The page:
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People walked out of Kristen Stewart’s new movie at Cannes, but controversy sells cinema seats


By Sarah Finnan
01st Jun 2022

IMDb

People walked out of Kristen Stewart’s new movie at Cannes, but controversy sells cinema seats

Attendees at this year's Cannes Film Festival were reportedly up in arms over the graphic nature of Kristen Stewart’s new movie… but it's not the first time a walkout has happened at the festival, and it definitely won't be the last either. Controversy is what gets bums on cinema seats, after all.

Kristen Stewart’s new movie Crimes of the Future is the latest victim of a Cannes walkout, upsetting some festival-goers with its gory content and graphic close-ups. 

Directed by David Cronenberg, the movie marks his return to the science fiction and horror genres for the first time in two decades. Telling the tale of how the body undergoes new transformations and mutations as the human species adapts to a synthetic environment, Stewart stars as Timlin, a self-described “bureaucratic insect”-turned-rogue underground plastic surgeon. 

“Surgery is the new sex” Stewart’s character proclaims at one point and the film is characterised by an obsession with extremely explicit visuals of internal organs and autopsies and characters who orgasm by licking each other’s open wounds. It’s provocative, to say the least – an uncomfortable, yet compelling watch. 

Arguably one of the most polarising movies to show at this year’s festival, it caused quite the reaction amongst attendees and some were so shocked by what they saw that they felt they had no choice but to leave the premiere altogether. 

Stewart didn’t seem phased by the public’s aversion to what they saw onscreen though. “Everyone loves to talk about how his movies are difficult to watch and it’s fun to talk about people walking out of Cannes screenings,” she told Insider after the premiere. In fact, Cronenberg’s extremely graphic existentialism is what drew Stewart to work with him in the first place. 

“I told him I have no idea what this movie is about, but I’m so curious and maybe we can just figure it out,” she admitted. “We, the actors, spent every single day after work being like, ‘What the f*ck are we doing?’ But then I watched the movie last night and it was so crystal clear to me. It was so exposing, and it does feel like you’re hacking up organs when you’re making something, and if it doesn’t feel that way it’s not worth it,” she continued. 

Admittedly a big fan of his work, Stewart said that she couldn’t believe her luck at getting to collaborate with Cronenberg on this particular project. “Every single gaping, weird bruise in his movies, it makes my mouth open,” she commented. “You wanna lean in toward it and it never repulses me, ever. The way I feel, it is through really visceral desire and that’s the only reason we’re alive. We’re pleasure sacks.”

Viggo Mortensen, Scott Speedman, Kristen Stewart, and Léa Seydoux, photo via IMDb

Six years ago, Stewart’s film Personal Shopper was jeered during its premiere at the French film festival. The next day it received a standing ovation from the audience. Such is the temperamental nature of Cannes… it adds to the theatre of the affair. The same happened with Crimes of the Future; as one contingent exited stage left, another stayed to the end, giving the film a seven-minute standing ovation at its close. “I’m very touched by your response,” Cronenberg reportedly said after the ovation. “I hope you’re not kidding, I hope you mean it.”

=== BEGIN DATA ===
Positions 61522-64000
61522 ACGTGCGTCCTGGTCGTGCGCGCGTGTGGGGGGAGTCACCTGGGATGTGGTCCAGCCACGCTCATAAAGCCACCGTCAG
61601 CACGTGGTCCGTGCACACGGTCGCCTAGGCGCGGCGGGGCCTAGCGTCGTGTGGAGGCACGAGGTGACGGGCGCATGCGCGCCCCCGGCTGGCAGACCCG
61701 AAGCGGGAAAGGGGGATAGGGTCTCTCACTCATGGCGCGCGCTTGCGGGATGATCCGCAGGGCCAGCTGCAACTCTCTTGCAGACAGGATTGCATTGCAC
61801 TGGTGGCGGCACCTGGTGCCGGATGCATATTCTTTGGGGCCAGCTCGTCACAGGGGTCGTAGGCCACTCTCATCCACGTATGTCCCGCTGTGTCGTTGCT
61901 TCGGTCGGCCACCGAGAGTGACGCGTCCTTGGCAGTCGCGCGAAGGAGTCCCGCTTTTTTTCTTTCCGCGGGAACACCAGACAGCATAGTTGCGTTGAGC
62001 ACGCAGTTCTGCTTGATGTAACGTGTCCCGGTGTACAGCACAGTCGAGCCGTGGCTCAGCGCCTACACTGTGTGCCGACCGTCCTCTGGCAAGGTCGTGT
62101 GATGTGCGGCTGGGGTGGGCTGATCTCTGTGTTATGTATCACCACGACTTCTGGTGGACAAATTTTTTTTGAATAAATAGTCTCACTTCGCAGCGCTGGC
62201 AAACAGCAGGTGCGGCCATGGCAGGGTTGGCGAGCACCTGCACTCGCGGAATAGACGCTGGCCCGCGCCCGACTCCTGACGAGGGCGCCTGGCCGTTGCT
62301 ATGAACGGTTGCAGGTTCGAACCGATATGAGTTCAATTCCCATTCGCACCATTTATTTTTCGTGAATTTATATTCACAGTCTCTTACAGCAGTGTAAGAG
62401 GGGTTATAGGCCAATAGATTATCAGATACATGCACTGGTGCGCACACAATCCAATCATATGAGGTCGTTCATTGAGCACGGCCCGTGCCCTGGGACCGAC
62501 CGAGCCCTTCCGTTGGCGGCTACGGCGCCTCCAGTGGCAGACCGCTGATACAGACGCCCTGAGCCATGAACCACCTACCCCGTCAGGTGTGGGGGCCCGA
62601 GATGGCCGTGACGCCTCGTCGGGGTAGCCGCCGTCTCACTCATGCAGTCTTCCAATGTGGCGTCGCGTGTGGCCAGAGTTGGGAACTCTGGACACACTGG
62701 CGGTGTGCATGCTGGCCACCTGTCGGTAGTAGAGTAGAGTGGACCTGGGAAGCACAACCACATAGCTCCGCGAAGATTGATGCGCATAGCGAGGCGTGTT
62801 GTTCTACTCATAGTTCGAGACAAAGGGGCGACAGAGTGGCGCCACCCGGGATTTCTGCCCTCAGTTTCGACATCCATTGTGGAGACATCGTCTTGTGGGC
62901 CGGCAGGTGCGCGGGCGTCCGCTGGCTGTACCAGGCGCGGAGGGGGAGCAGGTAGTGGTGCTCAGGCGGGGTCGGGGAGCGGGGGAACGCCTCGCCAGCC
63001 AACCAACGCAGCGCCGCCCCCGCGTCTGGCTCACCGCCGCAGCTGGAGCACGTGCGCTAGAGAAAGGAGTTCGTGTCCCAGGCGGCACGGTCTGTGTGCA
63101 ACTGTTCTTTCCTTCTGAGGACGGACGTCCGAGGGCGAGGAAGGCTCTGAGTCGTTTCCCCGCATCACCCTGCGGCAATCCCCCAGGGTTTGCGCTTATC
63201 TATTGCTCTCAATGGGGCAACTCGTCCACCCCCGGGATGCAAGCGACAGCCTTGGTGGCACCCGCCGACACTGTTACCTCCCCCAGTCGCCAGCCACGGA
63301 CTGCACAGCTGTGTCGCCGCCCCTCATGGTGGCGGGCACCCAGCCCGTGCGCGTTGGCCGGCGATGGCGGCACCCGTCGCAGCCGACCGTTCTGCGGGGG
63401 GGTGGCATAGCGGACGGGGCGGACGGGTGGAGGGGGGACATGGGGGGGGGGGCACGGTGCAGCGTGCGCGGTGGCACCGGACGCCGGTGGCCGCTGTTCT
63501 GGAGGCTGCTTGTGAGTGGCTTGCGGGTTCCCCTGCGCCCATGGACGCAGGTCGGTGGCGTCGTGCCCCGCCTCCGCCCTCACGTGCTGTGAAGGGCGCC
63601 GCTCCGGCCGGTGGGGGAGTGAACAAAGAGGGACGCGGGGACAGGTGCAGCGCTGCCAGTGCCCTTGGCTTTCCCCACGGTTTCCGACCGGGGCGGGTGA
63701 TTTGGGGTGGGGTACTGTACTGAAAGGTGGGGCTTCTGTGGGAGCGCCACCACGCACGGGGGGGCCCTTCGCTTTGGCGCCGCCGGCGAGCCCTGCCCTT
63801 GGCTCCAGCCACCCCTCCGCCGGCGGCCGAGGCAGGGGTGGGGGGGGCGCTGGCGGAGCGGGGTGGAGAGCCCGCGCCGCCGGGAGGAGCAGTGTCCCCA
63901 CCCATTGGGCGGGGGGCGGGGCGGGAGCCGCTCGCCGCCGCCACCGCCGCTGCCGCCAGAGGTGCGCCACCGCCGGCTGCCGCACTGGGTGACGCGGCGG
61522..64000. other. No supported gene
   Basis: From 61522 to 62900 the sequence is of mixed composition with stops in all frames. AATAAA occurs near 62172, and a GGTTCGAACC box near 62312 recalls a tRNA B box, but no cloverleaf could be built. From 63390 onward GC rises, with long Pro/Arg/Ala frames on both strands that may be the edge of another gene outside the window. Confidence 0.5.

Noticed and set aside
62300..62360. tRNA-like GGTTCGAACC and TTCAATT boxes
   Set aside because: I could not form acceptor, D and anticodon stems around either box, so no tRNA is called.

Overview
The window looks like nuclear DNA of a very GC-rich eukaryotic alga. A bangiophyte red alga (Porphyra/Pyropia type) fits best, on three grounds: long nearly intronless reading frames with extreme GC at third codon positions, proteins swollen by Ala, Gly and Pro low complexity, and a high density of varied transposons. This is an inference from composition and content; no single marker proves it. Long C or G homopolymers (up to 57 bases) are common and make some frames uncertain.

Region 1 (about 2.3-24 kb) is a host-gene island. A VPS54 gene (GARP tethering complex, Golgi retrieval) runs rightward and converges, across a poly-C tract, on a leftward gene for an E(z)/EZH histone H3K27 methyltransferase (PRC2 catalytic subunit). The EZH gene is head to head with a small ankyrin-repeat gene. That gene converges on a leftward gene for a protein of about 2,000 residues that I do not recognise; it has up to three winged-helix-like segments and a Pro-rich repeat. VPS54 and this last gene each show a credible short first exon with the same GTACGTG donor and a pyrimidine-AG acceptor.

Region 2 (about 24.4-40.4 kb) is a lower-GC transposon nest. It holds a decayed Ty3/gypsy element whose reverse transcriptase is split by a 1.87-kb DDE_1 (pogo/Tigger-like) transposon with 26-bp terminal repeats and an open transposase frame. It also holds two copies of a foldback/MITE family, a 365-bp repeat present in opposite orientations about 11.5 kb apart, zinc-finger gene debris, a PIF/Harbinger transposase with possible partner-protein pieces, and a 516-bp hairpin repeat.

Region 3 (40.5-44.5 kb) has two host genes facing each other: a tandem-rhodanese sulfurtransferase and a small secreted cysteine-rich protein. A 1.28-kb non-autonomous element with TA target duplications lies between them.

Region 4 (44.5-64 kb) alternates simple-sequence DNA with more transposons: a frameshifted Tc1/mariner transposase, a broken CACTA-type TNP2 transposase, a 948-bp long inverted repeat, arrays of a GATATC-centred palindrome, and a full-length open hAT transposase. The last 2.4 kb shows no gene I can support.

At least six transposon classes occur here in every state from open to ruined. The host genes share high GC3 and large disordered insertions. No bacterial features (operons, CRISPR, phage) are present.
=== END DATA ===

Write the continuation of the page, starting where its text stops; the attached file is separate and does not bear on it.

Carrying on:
The director has a “rollercoaster history” with Cannes as Variety puts it. Back in 1996, his movie Crash caused similar upheaval, with its portrayal of the strange lure of car crashes and the human tendency to eroticise death. Viewers booed the film and stormed out of the theatre. Even jury president Francis Ford Coppola said that some jurors “abstained very passionately” to the decision to award Crash a special jury prize for “its audacity, daring and originality”. Response to his 2014 movie Maps to the Stars was more positive, with the festival’s best actress prize going to lead Julianne Moore. 

However, Cronenberg is well attuned to the divisive nature of his work, and actually predicted that Crimes of the Future would spark a lot of walkouts. “I do expect walkouts in Cannes, and that’s a very special thing,” he noted. “There are some very strong scenes. I mean, I’m sure that we will have walkouts within the first five minutes of the movie. I’m sure of that.”

“I wasn’t saying that everybody will walkout,” he later clarified. “The audience in Cannes is a very strange audience. It’s not a normal audience. 

“A lot of people are just there for the prestige or for the red carpet. And they’re not cinephiles. They don’t know my films. So they might be walkouts, whereas a normal audience would have no problem with the movie. So who knows? But certainly, a lot of people walked out when we showed Crash,” he recalled. 

As Cronenberg pointed out, the audience at Cannes is quite varied and the festival has come to be as famous for its walkouts as it is for its red carpet moments as a result. Other movies to have caused considerable controversy in the festival’s over 70-year existence include The House That Jack Built (the balcony of the theatre was reportedly half empty by the time the end credits had stopped rolling), The Brown Bunny (dubbed “the worst film in the history of Cannes” by one critic) and Irréversible amongst others. 

Even the likes of Martin Scorsese’s Taxi Driver and David Lynch’s 1990 romantic crime movie Wild at Heart – two uber-successful movies – garnered some criticism, which goes to show that walkouts aren’t necessarily an accurate depiction of how the film will do once it’s been released out into the world. 

Crimes of the Future may not win the Palme d’Or, but it’s certainly got people talking and, ultimately, that’s what gets bums on cinema seats.